Text of the President’s address:
One year ago today, a quiet, peaceful town was shattered by unspeakable violence.
Six dedicated school workers and 20 beautiful children were taken from our lives forever.
As parents, as Americans, the news filled us with grief. Newtown is a town like so many of our hometowns. The victims were educators and kids that could have been any of our own. And our hearts were broken for the families that lost a piece of their heart; for the communities changed forever; for the survivors, so young, whose innocence was torn away far too soon.
But beneath the sadness, we also felt a sense of resolve – that these tragedies must end, and that to end them, we must change.
From the very beginning, our efforts were led by the parents of Newtown – men and women, impossibly brave, who stepped forward in the hopes that they might spare others their heartbreak. And they were joined by millions of Americans – mothers and fathers; sisters and brothers – who refused to accept these acts of violence as somehow inevitable.
Over the past year, their voices have sustained us. And their example has inspired us – to be better parents and better neighbors; to give our children everything they need to face the world without fear; to meet our responsibilities not just to our own families, but to our communities. More than the tragedy itself, that’s how Newtown will be remembered.
And on this anniversary of a day we will never forget, that’s the example we should continue to follow. Because we haven’t yet done enough to make our communities and our country safer. We have to do more to keep dangerous people from getting their hands on a gun so easily. We have to do more to heal troubled minds. We have to do everything we can to protect our children from harm and make them feel loved, and valued, and cared for.
And as we do, we can’t lose sight of the fact that real change won’t come from Washington. It will come the way it’s always come – from you. From the American people.
As a nation, we can’t stop every act of violence. We can’t heal every troubled mind. But if we want to live in a country where we can go to work, send our kids to school, and walk our streets free from fear, we have to keep trying. We have to keep caring. We have to treat every child like they’re our child. Like those in Sandy Hook, we must choose love. And together, we must make a change. Thank you.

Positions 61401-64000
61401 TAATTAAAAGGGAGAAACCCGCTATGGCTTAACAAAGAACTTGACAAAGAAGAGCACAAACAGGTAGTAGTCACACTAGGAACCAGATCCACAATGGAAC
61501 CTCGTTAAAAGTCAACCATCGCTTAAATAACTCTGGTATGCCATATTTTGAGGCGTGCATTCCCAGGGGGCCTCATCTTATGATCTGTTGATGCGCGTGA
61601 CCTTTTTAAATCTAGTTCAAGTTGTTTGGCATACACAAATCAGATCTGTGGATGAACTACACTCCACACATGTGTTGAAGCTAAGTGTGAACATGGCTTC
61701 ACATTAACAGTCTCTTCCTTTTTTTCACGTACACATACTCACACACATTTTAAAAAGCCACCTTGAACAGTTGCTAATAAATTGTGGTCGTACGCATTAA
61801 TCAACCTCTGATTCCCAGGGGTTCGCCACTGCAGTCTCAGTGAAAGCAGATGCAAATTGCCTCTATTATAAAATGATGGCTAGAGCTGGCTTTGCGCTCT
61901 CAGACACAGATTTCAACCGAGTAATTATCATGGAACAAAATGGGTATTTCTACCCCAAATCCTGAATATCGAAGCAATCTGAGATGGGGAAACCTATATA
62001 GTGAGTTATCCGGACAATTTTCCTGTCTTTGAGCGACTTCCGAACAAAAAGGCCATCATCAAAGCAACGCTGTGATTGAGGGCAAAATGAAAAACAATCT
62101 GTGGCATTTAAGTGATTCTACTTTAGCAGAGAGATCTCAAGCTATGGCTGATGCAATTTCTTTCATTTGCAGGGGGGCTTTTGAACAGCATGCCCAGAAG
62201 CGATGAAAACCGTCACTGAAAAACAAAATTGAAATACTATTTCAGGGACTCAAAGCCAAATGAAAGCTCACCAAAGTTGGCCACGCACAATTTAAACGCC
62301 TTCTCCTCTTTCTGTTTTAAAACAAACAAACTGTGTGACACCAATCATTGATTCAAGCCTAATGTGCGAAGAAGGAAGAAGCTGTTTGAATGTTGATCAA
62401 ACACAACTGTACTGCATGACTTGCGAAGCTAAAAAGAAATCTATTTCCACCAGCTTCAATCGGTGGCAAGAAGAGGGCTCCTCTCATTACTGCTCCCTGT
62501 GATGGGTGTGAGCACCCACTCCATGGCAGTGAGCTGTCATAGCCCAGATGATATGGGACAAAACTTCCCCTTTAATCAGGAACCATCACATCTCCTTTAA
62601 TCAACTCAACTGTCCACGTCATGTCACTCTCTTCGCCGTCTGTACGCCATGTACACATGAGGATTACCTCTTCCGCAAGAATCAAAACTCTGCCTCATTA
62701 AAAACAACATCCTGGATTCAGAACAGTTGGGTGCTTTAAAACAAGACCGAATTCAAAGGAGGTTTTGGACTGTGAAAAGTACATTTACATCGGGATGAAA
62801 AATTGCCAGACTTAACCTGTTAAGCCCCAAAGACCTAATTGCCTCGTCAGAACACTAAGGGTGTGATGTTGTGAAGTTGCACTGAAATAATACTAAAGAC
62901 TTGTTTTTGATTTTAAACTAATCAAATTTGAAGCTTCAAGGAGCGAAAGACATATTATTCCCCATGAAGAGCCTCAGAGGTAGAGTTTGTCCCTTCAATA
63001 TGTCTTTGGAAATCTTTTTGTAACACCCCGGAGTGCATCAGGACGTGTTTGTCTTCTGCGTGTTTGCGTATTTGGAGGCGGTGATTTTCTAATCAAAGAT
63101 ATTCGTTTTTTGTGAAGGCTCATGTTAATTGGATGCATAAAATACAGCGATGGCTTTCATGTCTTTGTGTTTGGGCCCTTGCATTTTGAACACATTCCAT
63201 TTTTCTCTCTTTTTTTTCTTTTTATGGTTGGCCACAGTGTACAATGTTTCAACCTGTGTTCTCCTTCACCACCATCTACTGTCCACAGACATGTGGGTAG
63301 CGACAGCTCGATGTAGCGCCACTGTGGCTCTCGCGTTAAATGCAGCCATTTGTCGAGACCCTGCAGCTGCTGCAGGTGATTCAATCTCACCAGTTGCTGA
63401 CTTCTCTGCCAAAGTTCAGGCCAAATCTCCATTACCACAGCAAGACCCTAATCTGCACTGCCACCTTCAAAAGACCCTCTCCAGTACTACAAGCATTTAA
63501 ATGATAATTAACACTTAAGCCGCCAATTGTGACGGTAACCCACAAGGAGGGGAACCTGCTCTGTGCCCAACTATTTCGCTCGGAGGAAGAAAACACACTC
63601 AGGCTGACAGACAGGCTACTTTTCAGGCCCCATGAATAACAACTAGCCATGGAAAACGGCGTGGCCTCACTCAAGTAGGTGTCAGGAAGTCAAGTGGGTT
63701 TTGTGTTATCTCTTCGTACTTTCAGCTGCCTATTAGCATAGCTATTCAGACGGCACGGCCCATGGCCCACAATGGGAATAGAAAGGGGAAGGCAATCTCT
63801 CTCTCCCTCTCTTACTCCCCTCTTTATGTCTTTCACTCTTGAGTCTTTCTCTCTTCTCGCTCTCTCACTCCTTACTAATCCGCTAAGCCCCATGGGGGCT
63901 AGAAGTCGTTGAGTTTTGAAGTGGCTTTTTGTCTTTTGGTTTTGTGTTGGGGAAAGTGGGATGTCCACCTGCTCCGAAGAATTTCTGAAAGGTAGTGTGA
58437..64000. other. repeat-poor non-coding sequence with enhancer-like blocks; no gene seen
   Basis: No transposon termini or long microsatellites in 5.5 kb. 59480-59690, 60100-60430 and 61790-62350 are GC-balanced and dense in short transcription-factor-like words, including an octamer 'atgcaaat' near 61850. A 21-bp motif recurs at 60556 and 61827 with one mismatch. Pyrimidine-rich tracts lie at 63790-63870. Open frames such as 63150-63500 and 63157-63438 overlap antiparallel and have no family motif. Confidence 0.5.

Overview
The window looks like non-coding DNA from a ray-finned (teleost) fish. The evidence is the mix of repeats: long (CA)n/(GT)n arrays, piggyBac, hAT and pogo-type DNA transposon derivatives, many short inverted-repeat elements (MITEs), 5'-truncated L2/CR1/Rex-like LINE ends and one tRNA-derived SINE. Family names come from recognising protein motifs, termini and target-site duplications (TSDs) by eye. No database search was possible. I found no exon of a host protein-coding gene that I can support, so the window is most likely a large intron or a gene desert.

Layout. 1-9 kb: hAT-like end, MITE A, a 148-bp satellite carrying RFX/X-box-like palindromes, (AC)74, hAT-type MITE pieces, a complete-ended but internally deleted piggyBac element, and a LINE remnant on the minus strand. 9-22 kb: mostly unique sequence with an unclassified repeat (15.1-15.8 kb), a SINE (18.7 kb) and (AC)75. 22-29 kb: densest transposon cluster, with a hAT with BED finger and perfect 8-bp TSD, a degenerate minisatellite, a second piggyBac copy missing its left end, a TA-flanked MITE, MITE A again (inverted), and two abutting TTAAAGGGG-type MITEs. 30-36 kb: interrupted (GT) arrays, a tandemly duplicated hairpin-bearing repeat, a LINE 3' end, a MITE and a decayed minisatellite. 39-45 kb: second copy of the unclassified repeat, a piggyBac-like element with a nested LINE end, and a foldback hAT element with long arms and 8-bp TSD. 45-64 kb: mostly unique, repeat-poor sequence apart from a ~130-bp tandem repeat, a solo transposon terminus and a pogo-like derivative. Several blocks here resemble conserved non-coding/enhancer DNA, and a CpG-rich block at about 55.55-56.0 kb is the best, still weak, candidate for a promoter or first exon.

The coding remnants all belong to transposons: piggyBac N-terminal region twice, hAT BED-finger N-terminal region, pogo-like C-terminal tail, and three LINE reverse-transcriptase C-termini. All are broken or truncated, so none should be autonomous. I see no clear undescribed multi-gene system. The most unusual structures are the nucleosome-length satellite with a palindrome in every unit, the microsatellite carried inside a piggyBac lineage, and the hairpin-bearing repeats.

9:25 AM EST: President Obama and First Lady Michelle Obama observe a moment of silence and light candles for those lost at Sandy Hook
A Year Ago Today:
Dec. 14, 2012 – Pete Souza: “The President reacts as John Brennan briefs him on the details of the shootings at Sandy Hook Elementary School in Newtown, Conn. The President later said during a TV interview that this was the worst day of his Presidency.”
President Obama pauses during a meeting to observe a moment of silence in the Oval Office at 9:30 a.m. Dec. 21, 2012, in remembrance of the 20 children and six adults killed in the Sandy Hook Elementary School shooting in Newtown, Conn., Dec. 14. Joining the President, from left, are: Director of Communications Dan Pfeiffer; Senior Advisor Valerie Jarrett; Chief of Staff Jack Lew; and Pete Rouse, Counselor to the President. (Photo by Pete Souza)
See more at ThinkProgress
Paul Krugman: A Health Care Mystery Explained
….. here’s the thing: Republicans don’t want to help the unfortunate. They’ll propound health-care ideas that will, they claim, help those with preexisting conditions and so on — but those aren’t really proposals, they’re diversionary tactics designed to stall real health reform….
Hence the rage of the right. Here they were, with a whole raft of ideas they could throw out, like chaff thrown out to confuse enemy radar, to divert and confuse any attempt to actually provide insurance to the uninsured. And those dastardly Democrats have gone ahead and actually incorporated those ideas into real reform.